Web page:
Guilt and accomplishment

Three American Presidents must share at least part of the responsibility for the chaos currently destroying large parts of the Middle East, and threatening Israel, Europe, and the United States.
Ronald Reagan sought an advantage in the Cold War by recruiting Muslim fighters, providing them money and munitions  to use against the Russians in Afghanistan. He contributed to the stirring of fanaticism among Muslims which moved from targeting Russians and their Afghan allies to killing one another on account of what they think occurred more than a millennium ago.
George W. Bush and Barack Obama share the guilt in bringing down Saddam Hussein, Muammar Qaddafi, and their regimes, not replacing them with anything viable, and leaving when American costs and casualties became inconvenient.
The three Americans must share the blame for millions of deaths, and several times as many turned into refugees.
The contrast is sharp between those short-sighted, ignorant, or criminal actions done by US Presidents since 1980, and American accomplishments years earlier in Western Europe and Japan.
American money and personnel did a great deal to put Western Europe and Japan on the road to functioning, humane, and stable regimes. South Korea was shakier, with a period of tough dictatorship, but it has joined the club of the wealthy, stable, and democratic.
Explanations for what happened in the Middle East should include the nature of Islam, Reagan's ignorance of Afghanistan in the 1980s was followed by Bush's then Obama's failure to comprehend the power of Islamic sects, tribalism, and other factionalism of Iraq and Libya.
With Europeans, American conquerors of the 1940s shared religion and values, if not language and all the nuances of national cultures. Western Europe and Japan had histories of stable, well-functioning governments, which could be rebuilt and set free by Americans with the assistance of locals who wanted something better than their previous regimes.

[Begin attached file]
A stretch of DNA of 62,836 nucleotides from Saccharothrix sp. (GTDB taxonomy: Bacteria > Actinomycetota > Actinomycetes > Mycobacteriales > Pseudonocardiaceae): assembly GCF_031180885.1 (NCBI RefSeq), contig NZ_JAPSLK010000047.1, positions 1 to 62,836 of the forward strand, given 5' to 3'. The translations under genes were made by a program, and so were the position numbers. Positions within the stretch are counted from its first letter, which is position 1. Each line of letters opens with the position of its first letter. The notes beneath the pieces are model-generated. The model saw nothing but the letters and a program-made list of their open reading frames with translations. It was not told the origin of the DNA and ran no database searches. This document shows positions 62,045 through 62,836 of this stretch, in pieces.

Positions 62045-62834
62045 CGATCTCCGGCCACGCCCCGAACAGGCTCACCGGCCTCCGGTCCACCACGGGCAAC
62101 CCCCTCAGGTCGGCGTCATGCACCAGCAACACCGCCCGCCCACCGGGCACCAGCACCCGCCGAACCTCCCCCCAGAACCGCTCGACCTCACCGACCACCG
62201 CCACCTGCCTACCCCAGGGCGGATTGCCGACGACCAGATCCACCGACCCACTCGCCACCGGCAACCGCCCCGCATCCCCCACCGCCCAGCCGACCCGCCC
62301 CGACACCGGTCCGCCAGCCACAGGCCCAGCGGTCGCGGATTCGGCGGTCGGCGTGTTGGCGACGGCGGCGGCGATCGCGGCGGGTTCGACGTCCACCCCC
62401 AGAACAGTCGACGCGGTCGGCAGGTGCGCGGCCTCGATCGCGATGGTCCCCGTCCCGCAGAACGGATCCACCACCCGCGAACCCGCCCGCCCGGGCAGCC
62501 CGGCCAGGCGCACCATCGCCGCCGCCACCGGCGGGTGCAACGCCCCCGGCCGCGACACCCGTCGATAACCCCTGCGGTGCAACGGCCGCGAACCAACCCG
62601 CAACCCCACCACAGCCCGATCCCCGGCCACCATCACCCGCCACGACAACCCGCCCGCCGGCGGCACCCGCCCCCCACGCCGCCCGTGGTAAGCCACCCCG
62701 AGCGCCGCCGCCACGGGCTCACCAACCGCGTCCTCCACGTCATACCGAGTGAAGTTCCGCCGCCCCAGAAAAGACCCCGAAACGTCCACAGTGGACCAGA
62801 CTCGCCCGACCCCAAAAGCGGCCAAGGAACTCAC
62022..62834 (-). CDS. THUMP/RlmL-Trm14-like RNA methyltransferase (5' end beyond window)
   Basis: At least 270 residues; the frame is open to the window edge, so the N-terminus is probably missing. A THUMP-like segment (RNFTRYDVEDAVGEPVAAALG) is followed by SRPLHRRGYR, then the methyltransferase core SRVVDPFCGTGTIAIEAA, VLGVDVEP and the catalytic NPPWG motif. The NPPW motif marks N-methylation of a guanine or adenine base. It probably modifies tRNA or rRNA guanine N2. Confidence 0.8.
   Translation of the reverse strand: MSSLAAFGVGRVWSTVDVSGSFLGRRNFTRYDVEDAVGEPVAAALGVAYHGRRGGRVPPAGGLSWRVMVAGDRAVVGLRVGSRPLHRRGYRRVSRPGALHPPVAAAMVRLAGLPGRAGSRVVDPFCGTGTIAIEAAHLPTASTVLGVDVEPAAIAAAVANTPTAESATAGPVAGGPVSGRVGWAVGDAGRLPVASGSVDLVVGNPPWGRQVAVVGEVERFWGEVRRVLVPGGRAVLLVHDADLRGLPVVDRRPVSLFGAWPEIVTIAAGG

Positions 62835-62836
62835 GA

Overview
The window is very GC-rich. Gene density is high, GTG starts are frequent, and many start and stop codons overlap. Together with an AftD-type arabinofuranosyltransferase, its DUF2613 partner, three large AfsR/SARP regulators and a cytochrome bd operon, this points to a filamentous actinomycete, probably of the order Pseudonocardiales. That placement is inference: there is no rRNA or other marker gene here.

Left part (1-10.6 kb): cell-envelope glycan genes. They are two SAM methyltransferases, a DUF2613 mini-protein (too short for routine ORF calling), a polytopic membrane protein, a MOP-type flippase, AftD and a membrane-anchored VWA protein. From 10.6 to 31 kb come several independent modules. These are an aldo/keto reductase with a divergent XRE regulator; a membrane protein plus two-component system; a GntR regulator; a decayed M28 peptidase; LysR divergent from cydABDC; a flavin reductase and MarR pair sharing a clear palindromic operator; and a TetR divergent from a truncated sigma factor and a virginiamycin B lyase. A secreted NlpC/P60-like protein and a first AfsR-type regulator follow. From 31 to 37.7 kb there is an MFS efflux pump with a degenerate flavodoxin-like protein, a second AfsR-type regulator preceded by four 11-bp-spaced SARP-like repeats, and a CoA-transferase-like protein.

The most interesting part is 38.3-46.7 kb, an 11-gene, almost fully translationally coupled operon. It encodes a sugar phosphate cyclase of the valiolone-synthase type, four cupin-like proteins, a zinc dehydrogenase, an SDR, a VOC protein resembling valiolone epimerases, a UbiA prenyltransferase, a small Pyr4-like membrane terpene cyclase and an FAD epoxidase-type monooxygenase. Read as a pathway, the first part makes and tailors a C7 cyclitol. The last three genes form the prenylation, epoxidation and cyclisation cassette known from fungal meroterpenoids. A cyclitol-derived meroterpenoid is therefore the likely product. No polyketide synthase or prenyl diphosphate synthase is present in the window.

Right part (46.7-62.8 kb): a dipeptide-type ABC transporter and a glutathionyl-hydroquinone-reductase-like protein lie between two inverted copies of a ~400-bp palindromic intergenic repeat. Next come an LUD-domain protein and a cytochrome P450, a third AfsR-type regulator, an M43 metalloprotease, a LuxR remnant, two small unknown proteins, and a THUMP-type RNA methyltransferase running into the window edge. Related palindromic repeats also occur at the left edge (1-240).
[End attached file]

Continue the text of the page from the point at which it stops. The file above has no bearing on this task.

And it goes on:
Vietnam contributed to the actions of American Presidents. Reagan wanted to get back at the Communists for the  catastrophe in Southeast Asia. He contributed to the Russians' equivalent of Vietnam, both with respect to the large number of casualties and the absolute failure of their war aims.
American innocence of the world, blind idealism, and imagining that they could move dismal places in the direction of democracy, despite Islam's antagonism to individual freedom, had something to do with GW Bush and Obama campaigns in Iraq and Libya. Also in both cases, the memory of Vietnam prodded them to minimize American casualties, and damn what happened to ungrateful natives.
Israel was also guilty of misplaced aspirations that bear some resemblance to the American follies in Afghanistan, Iraq, and Libya. Like the Americans, the Israelis bit off a lot more than they could digest in the first Lebanon war that began in 1982. The IDF went to Beirut and beyond, and stayed in a southern "security zone" meant to protect Israel for 18 years. 
Israeli's ignorance of a foreign culture appeared in Ariel Sharon's failure to get the cooperation that he thought the Lebanese Christians had promised, as well as in the change of Lebanese attitudes toward Israeli soldiers. Lebanese initially greeted the IDF with flowers when Israel invaded for the express purpose of punishing Palestinians who were causing problems in Lebanon as well as for Israel. Lebanese quickly tired of the foreigners, and the country became Israel's Vietnam.